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ORIGINAL ARTICLE
Year : 2021  |  Volume : 26  |  Issue : 1  |  Page : 35

Effect of sitagliptin on proteinuria in patients with type 2 diabetes – A renoprotective effect of sitagliptin


1 Isfahan Endocrine and Metabolism Research Center, Isfahan University of Medical Sciences, Isfahan, Iran
2 Isfahan Endocrine and Metabolism Research Center; Department of Epidemiology and Biostatistics, School of Health, Isfahan University of Medical Sciences, Isfahan, Iran
3 Isfahan Hematology and Oncology Research Center, Isfahan University of Medical Sciences, Isfahan, Iran

Correspondence Address:
Dr. Hassan Rezvanian
Isfahan Endocrine and Metabolism Research Center, Isfahan University of Medical Sciences, Isfahan
Iran
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Source of Support: None, Conflict of Interest: None


DOI: 10.4103/jrms.JRMS_78_20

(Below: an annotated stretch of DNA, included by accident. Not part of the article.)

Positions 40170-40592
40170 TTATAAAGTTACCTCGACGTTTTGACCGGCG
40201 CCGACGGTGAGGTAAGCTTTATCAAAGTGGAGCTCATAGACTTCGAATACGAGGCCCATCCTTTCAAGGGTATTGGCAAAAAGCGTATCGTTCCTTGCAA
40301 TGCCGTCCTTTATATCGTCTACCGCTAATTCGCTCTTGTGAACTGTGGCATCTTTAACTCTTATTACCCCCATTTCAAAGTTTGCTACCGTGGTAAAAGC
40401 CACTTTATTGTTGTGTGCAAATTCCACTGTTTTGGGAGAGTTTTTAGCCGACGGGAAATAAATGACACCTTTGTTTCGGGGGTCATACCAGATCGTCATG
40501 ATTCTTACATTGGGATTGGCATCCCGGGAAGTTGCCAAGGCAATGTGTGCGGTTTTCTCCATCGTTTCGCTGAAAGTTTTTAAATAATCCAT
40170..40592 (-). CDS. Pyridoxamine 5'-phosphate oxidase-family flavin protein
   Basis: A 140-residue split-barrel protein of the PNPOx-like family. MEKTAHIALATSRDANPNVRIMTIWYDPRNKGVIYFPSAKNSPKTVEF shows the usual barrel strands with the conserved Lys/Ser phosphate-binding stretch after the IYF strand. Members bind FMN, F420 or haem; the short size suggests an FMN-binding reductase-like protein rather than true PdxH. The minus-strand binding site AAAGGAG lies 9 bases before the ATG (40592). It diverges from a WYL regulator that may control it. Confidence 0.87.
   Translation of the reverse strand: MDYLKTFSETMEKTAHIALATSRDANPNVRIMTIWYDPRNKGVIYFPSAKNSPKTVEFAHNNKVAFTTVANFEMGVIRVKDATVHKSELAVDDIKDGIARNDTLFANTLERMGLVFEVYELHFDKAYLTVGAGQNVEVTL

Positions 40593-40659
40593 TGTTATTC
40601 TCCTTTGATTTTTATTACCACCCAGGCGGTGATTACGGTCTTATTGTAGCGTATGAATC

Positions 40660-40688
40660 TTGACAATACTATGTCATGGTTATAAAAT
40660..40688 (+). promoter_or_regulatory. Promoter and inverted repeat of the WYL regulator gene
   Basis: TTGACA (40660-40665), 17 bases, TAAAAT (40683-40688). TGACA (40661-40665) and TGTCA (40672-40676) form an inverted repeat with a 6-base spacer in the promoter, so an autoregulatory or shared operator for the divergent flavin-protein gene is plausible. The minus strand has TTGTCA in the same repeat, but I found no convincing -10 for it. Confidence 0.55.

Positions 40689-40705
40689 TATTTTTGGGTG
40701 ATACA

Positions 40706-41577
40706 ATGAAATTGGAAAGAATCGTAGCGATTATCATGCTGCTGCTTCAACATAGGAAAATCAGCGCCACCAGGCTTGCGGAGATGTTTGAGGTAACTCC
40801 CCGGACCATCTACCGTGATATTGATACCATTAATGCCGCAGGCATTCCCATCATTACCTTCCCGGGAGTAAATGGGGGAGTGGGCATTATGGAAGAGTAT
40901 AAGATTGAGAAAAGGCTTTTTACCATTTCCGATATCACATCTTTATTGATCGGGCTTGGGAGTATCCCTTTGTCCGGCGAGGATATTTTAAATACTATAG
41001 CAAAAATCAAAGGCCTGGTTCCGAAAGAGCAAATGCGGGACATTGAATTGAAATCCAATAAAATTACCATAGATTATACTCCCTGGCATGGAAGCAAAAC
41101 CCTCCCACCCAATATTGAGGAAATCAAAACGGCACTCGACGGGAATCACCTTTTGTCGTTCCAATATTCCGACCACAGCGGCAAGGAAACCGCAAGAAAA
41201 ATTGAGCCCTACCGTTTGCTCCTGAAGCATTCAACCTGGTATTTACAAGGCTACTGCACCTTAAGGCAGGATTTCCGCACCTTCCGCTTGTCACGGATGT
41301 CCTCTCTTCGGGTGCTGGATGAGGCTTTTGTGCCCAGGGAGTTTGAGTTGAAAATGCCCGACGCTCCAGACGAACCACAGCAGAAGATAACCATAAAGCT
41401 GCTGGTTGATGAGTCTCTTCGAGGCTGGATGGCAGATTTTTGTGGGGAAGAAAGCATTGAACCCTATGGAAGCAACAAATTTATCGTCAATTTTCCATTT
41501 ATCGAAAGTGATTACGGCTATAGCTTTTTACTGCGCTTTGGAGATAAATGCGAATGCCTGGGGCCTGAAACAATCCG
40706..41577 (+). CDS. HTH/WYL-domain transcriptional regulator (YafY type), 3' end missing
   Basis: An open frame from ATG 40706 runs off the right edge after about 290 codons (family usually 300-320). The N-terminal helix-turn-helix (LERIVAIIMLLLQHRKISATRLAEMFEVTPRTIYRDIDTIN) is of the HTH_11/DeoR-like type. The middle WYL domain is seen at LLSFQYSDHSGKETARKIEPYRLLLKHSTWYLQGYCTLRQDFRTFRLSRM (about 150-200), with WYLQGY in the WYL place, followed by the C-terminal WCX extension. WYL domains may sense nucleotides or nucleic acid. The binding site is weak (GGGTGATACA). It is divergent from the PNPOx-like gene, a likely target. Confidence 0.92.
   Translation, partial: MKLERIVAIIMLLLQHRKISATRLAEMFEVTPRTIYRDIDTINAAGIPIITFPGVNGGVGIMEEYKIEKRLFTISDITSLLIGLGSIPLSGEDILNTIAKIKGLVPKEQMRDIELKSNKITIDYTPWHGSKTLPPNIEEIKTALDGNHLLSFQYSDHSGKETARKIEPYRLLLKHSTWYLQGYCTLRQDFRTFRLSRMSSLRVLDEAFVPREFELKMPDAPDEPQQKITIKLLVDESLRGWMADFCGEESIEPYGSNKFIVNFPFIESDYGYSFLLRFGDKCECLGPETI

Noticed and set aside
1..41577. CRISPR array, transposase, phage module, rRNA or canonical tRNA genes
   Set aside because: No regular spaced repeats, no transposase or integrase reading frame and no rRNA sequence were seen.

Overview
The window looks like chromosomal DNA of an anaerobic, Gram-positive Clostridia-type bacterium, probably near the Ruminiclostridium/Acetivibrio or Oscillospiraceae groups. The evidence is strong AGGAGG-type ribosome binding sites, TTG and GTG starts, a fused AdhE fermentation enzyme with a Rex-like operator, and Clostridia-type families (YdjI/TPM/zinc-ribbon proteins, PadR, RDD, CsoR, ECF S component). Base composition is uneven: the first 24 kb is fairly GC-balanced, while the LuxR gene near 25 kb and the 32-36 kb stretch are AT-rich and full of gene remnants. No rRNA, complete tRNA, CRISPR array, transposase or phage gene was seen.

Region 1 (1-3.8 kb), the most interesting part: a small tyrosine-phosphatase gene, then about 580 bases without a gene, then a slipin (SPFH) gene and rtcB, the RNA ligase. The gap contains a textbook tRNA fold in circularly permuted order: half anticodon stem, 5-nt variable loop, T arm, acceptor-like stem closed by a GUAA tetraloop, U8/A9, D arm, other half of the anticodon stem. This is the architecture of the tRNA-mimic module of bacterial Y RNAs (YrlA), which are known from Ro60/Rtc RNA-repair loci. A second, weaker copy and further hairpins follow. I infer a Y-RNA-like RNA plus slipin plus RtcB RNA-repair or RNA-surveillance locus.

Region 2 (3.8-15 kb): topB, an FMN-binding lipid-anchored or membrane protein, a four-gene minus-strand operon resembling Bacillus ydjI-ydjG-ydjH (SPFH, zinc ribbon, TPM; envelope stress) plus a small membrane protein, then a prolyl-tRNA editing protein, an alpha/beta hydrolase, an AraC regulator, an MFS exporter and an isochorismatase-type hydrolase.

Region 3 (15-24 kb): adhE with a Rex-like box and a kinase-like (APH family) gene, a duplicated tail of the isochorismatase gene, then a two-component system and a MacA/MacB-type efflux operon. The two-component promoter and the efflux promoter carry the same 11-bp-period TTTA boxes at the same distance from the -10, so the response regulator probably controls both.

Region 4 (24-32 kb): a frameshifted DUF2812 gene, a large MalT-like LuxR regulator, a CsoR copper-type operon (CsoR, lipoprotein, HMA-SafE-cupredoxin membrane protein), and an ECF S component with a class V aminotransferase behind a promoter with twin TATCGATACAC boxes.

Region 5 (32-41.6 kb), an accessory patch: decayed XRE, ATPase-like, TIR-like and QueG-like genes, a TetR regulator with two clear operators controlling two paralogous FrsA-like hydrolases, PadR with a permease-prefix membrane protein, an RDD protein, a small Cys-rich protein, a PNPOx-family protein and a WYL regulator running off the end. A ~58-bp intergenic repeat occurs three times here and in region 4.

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Background: Diabetic nephropathy, the leading cause of chronic renal failure, is related to diabetes poor control. Some antihyperglycemic drugs like dipeptidyl peptidase-4 inhibitors have shown to prevent diabetic nephropathy. This study endeavors to assess the effect of sitagliptin on proteinuria in Iranian type 2 diabetics. Materials and Methods: A total of 90 type 2 diabetic patients aged between 30 and 80 years with glycated hemoglobin (HbA1C) <8.5 and normotensive under treatment of angiotensin-converting enzyme inhibitors or angiotensin receptor blockers were randomly assigned into two groups. One group received 50 mg sitagliptin per day and the other group received placebo. The two groups were evaluated for albumin–creatinine ratio (ACR) and estimated glomerular filtration rate (eGFR) at baseline and 3 months later. Results: Eighty-four patients, 38 (45%) males and 46 (55%) females, were enrolled in this study. The mean age was 58.47 ± 7.33. The two groups did not differ in baseline characteristics. After 3 months, in the sitagliptin group, HbA1C (7.89 ± 0.39 to 7.37 ± 0.61, P < 0.001), fasting blood sugar (FBS) (136.86 ± 22.51 to 130.53, P = 0.04), systolic blood pressure (BP) (124.39 ± 9.70 mmHg to 119.32 ± 9 mmHg), diastolic BP (76.44 ± 6.53 to 73.13 ± 5.34 mmHg, P < 0.001), and ACR (314.40 ± 414.64 to 293.49 ± 400.71, P < 0.001) were significantly decreased and eGFR was significantly increased (73.35 ± 10.73 to 76.86 ± 10.59, P < 0.001) at 3 months compared to the placebo group. ACR reduction was higher in macroalbuminuric (Ma) patients compared to microalbuminuric (Mi) patients in the sitagliptin group (−30.25 ± 35.57 vs. −11.12 ± 14.01, P = 0.02). No significant difference was observed between the Ma and Mi subgroups regarding changes in eGFR. Univariate analysis showed that changes in ACR correlated with FBS (r = 0.68, P < 0.0001), insulin (r = 0.44, P = 0.03), and homeostatic model assessment for insulin resistance (r = 0.69, P < 0.0001) and did not correlate with eGFR and BP. Conclusion: In conclusion, sitagliptin is a well-tolerated drug that improves glycemic control, lowers BP, and reduces urinary albumin excretion, especially in Ma type 2 diabetic patients.


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